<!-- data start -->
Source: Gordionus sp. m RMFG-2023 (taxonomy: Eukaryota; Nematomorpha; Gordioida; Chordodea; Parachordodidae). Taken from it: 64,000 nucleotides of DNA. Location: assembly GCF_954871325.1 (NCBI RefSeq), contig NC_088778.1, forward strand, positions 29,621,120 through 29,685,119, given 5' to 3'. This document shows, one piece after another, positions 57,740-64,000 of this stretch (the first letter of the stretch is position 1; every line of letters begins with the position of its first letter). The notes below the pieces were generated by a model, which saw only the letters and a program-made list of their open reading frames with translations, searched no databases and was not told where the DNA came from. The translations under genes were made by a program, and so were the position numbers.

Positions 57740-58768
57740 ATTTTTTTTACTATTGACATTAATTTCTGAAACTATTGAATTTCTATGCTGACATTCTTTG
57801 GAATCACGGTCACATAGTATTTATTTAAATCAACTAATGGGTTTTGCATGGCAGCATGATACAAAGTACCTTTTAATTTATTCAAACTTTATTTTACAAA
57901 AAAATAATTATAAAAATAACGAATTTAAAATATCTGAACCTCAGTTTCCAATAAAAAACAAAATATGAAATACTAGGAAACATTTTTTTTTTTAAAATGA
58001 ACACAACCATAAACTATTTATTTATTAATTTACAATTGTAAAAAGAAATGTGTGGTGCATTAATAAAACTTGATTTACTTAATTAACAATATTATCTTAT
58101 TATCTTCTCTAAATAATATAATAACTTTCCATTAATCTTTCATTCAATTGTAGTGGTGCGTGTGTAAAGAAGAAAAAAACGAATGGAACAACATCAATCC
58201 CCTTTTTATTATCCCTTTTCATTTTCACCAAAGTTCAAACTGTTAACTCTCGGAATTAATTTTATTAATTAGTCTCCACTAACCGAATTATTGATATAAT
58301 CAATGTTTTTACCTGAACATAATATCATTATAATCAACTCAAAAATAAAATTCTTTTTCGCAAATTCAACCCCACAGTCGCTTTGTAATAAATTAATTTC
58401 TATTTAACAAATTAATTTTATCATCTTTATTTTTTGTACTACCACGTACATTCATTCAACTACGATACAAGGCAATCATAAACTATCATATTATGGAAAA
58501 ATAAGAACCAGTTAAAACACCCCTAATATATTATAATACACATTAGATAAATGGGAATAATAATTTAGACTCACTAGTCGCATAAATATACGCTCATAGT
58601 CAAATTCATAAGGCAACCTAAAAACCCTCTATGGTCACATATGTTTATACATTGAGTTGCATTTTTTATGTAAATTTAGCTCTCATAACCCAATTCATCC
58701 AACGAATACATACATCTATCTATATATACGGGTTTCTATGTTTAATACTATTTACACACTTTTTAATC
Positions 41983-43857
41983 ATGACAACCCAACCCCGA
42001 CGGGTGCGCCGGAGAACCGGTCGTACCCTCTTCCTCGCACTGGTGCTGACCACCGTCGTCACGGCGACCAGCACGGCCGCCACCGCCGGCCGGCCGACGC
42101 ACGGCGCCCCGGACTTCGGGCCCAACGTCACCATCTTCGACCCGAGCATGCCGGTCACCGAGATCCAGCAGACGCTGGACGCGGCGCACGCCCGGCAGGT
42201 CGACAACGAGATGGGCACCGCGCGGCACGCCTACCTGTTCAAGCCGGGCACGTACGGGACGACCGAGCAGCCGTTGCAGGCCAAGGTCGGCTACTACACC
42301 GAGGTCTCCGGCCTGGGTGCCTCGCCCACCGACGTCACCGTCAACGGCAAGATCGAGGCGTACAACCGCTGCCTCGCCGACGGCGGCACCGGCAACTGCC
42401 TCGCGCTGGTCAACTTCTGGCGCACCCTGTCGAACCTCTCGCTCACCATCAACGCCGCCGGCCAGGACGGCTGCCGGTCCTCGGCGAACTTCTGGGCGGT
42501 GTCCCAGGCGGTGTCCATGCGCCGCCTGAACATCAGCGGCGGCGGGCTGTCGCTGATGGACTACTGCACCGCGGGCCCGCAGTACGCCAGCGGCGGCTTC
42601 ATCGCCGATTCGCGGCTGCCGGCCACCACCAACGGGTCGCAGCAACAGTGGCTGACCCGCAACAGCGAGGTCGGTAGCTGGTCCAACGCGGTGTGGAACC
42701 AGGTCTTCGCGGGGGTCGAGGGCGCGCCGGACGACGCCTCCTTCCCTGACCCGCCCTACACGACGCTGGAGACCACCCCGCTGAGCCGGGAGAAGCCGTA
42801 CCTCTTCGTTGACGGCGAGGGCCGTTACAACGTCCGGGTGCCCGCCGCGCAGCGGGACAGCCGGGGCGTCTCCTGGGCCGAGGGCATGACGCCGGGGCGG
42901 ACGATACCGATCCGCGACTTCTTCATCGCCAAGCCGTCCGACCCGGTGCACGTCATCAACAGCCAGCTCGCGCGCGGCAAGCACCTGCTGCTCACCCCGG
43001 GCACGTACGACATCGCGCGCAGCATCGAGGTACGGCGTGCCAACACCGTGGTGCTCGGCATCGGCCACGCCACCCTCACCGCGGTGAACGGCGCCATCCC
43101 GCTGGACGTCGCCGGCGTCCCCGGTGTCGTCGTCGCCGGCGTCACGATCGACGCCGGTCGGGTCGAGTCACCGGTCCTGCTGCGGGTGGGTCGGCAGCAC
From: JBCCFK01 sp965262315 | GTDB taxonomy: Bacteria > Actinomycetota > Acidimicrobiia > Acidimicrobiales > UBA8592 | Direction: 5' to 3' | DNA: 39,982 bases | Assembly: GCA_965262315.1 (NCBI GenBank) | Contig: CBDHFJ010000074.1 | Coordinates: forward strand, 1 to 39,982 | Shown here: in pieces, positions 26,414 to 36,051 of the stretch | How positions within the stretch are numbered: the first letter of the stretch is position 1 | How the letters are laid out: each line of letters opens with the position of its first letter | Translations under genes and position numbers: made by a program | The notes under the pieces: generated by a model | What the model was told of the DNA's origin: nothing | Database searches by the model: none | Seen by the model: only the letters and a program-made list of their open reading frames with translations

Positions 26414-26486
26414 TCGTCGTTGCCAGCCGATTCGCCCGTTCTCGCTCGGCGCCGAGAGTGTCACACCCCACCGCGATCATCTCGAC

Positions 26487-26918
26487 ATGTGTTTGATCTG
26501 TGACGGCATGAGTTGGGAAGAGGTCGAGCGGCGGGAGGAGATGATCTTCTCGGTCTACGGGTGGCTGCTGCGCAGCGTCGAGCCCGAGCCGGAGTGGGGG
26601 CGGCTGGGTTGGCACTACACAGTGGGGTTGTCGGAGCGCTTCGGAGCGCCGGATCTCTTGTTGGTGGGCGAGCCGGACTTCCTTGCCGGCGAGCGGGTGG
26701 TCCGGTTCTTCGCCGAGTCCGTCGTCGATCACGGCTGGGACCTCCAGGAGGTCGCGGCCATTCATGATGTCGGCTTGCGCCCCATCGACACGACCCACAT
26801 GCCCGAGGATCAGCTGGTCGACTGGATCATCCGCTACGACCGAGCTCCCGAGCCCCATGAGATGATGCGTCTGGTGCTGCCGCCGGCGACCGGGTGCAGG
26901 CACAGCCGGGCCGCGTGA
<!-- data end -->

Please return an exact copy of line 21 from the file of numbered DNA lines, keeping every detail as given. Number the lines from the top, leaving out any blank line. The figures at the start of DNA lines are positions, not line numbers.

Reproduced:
42501 GTCCCAGGCGGTGTCCATGCGCCGCCTGAACATCAGCGGCGGCGGGCTGTCGCTGATGGACTACTGCACCGCGGGCCCGCAGTACGCCAGCGGCGGCTTC